U = U
Posted: 30th March 2023
Undetectable = Untransmittable
This is not a mathematical equation. It is science.
Having an undetectable HIV status means that the amount of HIV in a person’s blood is so low that it cannot be detected by standard HIV tests (see here for more information). Untransmittable means that, when taking antiretroviral drugs as prescribed by your doctor, you cannot pass HIV on to sexual partners. This status is only possible by staying on regular treatment with the use of antiretroviral drugs (ART) – treatment available, for example, in the UK for free to all migrant communities regardless of their immigration status.
Migrant communities in Europe are more likely to be diagnosed with HIV later than non-migrants, an inequity reflecting lower rates of testing and the many barriers to accessing ART faced by migrants. Without access to ART and other healthcare services, it is difficult for many migrants to maintain an undetectable viral load.
So, what could be possibly behind this issue?
Several factors are pointed to, such as:
- Lack of access to healthcare services due to immigration status. Not all countries in Europe offer free (sexual) health services. Not only that, but many migrants that may not have legal status yet in the country they are living in are hesitant to access medical care for fear of being deported, because of past experiences of discrimination by healthcare providers and/or due to stigma.
- Linguistic and cultural barriers. Translators may be unavailable or worse yet, not even provided by the healthcare system at all. Additionally, migrants may not speak the language of the country they are living in, may have a hard time understanding or navigating the healthcare system, and/or the available information about HIV treatment and care may not be appropriate for or relevant to them. Additionally, some may come from a cultural background of heavy HIV stigma, making it challenging to seek testing and treatment.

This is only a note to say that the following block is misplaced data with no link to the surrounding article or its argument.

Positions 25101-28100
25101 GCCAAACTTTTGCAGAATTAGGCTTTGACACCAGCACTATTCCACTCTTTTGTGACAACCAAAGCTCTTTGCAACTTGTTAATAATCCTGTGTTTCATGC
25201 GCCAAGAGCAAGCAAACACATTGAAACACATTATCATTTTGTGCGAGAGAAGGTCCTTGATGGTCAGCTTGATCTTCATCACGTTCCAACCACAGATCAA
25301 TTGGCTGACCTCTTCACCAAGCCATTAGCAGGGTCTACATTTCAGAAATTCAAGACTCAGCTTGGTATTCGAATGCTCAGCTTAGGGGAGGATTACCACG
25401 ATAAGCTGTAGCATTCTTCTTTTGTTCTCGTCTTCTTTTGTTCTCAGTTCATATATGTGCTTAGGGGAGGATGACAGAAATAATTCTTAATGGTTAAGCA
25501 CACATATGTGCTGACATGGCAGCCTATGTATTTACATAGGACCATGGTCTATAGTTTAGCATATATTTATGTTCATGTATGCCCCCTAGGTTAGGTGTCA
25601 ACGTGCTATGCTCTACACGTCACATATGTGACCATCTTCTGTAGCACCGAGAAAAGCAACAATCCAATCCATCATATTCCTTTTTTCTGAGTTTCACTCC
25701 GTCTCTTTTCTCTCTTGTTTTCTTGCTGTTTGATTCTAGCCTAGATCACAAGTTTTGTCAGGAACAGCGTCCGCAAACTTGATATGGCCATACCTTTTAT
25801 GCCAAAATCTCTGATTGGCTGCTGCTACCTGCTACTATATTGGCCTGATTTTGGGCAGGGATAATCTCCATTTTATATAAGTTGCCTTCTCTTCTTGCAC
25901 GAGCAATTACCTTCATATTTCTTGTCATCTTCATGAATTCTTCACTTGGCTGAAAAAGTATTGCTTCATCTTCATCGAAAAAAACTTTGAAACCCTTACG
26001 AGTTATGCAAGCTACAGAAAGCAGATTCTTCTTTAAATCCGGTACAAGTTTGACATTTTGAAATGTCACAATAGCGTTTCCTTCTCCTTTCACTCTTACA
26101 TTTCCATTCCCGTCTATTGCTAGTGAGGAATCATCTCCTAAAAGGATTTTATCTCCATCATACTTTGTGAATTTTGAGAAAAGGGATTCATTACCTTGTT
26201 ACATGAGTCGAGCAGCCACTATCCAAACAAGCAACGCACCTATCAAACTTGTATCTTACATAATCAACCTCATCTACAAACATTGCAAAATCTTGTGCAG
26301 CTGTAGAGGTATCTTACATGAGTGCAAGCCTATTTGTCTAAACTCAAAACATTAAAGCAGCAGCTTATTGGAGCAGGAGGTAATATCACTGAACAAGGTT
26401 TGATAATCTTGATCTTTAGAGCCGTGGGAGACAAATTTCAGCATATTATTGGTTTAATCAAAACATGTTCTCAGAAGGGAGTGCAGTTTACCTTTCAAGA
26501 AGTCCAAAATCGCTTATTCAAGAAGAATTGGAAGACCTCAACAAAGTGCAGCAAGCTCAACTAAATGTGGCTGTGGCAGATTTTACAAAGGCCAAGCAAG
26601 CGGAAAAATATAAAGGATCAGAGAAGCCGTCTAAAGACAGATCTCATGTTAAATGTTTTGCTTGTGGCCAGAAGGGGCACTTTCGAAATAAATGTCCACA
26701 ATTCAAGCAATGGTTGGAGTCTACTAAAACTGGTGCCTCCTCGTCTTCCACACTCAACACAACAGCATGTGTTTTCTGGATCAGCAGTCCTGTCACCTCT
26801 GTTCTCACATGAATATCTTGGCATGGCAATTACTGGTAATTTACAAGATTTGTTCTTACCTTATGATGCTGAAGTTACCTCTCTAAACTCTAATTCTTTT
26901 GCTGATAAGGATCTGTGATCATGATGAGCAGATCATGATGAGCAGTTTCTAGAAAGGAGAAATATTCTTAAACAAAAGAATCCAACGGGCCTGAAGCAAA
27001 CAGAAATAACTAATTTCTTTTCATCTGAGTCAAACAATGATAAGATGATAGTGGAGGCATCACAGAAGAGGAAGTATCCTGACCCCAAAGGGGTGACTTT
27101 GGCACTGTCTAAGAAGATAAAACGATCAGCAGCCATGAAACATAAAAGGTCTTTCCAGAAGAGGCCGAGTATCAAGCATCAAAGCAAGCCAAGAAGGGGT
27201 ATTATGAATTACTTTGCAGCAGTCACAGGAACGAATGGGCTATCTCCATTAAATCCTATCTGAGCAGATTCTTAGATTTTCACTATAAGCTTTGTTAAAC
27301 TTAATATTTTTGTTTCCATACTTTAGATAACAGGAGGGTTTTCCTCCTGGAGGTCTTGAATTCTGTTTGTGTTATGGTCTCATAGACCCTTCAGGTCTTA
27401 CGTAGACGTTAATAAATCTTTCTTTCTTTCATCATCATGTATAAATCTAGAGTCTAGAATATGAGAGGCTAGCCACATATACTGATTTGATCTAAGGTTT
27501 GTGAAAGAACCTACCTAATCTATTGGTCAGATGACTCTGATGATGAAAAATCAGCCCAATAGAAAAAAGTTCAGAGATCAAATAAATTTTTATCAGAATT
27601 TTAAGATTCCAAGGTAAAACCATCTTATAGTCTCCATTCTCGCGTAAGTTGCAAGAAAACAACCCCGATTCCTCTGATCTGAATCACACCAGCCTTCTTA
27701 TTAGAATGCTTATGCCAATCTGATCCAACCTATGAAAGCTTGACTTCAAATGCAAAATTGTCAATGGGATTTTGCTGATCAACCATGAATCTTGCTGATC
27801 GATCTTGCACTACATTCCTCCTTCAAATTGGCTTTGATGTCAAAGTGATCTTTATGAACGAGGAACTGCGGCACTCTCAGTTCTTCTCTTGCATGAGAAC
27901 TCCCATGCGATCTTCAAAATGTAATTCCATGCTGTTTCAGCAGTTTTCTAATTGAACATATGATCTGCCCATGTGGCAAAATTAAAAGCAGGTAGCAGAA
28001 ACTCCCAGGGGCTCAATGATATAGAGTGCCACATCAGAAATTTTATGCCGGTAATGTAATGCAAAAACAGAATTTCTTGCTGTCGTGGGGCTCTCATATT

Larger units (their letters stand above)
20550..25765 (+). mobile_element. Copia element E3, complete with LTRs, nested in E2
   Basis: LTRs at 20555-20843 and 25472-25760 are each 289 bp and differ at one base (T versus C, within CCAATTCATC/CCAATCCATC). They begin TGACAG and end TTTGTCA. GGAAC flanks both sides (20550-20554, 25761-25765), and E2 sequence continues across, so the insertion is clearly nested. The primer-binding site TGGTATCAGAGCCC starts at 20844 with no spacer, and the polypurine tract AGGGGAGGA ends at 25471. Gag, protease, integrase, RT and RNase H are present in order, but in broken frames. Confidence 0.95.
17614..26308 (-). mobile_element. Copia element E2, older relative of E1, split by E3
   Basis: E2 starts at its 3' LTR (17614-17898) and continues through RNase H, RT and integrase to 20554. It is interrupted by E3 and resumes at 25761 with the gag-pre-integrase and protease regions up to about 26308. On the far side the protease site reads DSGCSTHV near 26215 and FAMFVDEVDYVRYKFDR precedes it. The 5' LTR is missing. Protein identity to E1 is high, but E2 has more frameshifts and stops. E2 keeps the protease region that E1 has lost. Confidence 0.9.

How can this situation be improved?
To address these challenges, there are several steps that can be taken to improve HIV care for migrant groups in Europe:
- Providing language assistance and cultural competency training for healthcare providers to better serve migrant patients – this may include hiring interpreters or providing targeted co-produced and translated materials about HIV care. It may also involve addressing the biased attitudes of some healthcare providers so that an equitable standard of care is applied to migrant and non-migrant patients alike.
- Tailored and targeted outreach and education to migrant communities about HIV testing and treatment. This may happen through community-based organizations that migrants trust or through partnerships with migrant-led organizations. Providing reassurance about the confidentiality of HIV testing and treatment (and about any limitations of that confidentiality, as required by law) is also important as it can help reduce the stigma associated with HIV and encourage more people to feel comfortable enough get tested.
- Addressing the legal barriers to healthcare access for migrants is crucial in improving HIV care for this population. As many European countries determine eligibility for healthcare services based on immigration status, regularizing migrants’ status is a form of HIV prevention. Additionally, providing legal assistance to migrants who are wrongly denied healthcare and implementing policies that protect the confidentiality of HIV-positive individuals may also prevent discrimination.
Migrant populations everywhere face unique challenges in accessing HIV care and in maintaining an undetectable HIV status. By addressing their challenges, it would be possible to improve HIV care for diverse migrant communities and ultimately reduce the burden of HIV everywhere.
Watch this space for updates on our Mi-Health HIV Partnership. Would your organization be interested in partnering with us?
We would love to hear from you. Feel free to reach out at email@example.com.
 European Centre for Disease Prevention and Control. HIV and migrants. Monitoring implementation of the Dublin Declaration on Partnership to Fight HIV/AIDS in Europe and Central Asia: 2017 progress report Stockholm: ECDC; 2017.